organizational effectiveness. In 1982 two other best-sellers, Terrance Deal and Allan Kennedy's Corporate Cultures:
The Rites and Rituals of Corporate Life and Thomas Peters and Robert Waterman's In Search of Excellence,
supported the idea that excellent companies tended to have strong cultures.

What Can You Do with a Graduate Degree in Education?
Learn about potential careers in education for graduates

By Jessica McCombe

                               A graduate degree in education generally prepares you for a job as a teacher
or administrator; however, if you prefer other opportunities, many other alternatives are open to graduate
education degree holders.

If you are already in education but wish to teach in a different area, a master's degree can help you to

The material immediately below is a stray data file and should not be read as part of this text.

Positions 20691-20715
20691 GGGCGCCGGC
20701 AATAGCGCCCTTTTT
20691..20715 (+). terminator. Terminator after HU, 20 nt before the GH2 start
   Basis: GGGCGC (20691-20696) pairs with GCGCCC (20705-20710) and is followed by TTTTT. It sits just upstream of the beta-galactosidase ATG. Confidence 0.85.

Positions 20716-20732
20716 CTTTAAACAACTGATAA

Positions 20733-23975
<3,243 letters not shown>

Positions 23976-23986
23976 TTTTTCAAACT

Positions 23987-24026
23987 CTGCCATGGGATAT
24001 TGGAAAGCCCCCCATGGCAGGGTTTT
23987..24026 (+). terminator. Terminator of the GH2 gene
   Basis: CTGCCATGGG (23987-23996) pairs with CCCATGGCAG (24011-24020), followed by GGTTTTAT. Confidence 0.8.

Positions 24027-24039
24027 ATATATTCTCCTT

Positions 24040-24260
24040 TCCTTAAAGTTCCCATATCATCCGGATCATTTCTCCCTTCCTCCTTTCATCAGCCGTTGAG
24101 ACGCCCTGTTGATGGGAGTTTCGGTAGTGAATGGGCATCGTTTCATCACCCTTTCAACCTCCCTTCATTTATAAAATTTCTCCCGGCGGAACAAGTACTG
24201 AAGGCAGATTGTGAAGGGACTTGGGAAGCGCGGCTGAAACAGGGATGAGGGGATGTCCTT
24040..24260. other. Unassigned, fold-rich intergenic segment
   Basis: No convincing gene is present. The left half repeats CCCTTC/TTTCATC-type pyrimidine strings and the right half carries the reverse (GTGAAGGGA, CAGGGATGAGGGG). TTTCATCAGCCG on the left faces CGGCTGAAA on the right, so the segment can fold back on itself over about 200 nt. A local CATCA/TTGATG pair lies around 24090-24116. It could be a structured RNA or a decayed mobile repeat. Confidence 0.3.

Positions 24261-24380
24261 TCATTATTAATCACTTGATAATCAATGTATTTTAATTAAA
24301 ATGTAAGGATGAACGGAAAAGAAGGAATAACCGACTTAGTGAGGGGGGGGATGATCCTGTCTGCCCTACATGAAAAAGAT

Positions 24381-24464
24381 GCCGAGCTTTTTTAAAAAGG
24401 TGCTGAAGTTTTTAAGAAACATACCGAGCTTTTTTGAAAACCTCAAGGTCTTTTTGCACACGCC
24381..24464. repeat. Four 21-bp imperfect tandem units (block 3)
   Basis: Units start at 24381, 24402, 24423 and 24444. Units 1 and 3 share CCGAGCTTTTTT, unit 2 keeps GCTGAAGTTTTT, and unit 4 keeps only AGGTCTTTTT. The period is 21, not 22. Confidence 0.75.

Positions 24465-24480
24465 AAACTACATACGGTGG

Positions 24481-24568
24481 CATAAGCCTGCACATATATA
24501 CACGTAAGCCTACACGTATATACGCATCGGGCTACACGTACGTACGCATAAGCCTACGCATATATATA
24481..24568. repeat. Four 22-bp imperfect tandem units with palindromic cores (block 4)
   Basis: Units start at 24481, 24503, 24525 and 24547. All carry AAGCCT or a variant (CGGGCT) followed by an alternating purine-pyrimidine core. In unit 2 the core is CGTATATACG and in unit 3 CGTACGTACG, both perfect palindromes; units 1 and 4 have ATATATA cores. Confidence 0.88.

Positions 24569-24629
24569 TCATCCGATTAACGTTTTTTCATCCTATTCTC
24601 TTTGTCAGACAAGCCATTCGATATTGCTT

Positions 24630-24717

branch out, for example, into English as a Second Language teaching either at the K–12 or college level. If
you are in a different field but wish to move into education, there are master's degree programs that
simultaneously prepare you for certification and can help you to begin your new career in education with
greater ease. And if you want to teach at the college level, you will find that most professors (even at online
universities) hold a doctorate.

Administration is the other natural career path for education degree holders. Again, a master's and/or
doctorate (with appropriate licensure) program can pave the way for prospective principals,
superintendents, directors of curriculum, and other school district administrative posts. Other job
opportunities exist at state-level departments of education, as well as national education organizations and